Aerodynamic engineering term.

The balance of forces, and the computation thereof, determines the velocity vector of an aircraft at any point.

In English, this means you can work out how an aircraft is moving (directional component of velocity vector) and how fast (speed component).

In straight and level flight, the four major force vectors are equal. They are:
  • Thrust: moves the aircraft forward (usually). Drawn along the horizontal normal of the aircraft. The engine provides this force.
  • Drag: opposes Thrust, and is produced by aerodynamic drag from all parts of the aircraft. All drag vectors are summed and usually drawn as acting in the opposite direction to the relative wind.
  • Lift: Produced by any wing or wing-like surfaces. All lift vectors are summed and drawn as acting perpendicular to the direction of the relative wind. The Bernoulli Effect provides this force.
  • Weight: Produced by the act of gravitational attraction between the Earth and the aircraft. Always acts straight down (to the center of the Earth).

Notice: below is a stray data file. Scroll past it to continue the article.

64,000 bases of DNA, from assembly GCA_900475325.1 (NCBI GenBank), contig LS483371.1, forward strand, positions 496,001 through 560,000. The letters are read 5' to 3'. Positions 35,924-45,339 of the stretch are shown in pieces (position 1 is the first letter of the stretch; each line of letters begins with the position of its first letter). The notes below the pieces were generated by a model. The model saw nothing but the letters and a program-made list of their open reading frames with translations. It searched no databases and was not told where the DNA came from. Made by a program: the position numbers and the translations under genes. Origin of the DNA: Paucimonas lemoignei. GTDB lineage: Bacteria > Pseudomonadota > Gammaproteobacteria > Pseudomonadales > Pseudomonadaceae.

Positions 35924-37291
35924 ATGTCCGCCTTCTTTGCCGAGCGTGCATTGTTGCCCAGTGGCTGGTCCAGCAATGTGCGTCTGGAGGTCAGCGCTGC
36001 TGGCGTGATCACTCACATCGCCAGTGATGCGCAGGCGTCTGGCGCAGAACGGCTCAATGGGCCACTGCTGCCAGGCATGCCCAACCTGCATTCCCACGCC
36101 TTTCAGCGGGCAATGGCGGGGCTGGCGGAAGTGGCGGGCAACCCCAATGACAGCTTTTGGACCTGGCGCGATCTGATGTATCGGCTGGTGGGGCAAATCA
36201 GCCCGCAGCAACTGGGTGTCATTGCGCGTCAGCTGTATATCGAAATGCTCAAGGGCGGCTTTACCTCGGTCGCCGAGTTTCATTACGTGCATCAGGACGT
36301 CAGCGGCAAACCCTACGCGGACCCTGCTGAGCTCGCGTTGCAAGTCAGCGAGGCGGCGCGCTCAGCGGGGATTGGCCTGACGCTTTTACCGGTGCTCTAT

Here are some general rules.

When the forces are in balance (lift = weight, thrust = drag) the aircraft is in straight and level flight.

If you have more lift than weight (lift can be provided by changing the shape of the wing (using flaps) or changing the attitude of the aircraft so the relative wind has further to travel (ailerons), then the aircraft will climb.
If you have more thrust than drag, the aircraft will tend to increase speed - but eventually drag (which increases with the square of speed) will equal speed, and the aircraft will have zero acceleration.

As illustrates (with diagrammes), these rules do not hold for balistic flight (bombs, moon landers etc.).

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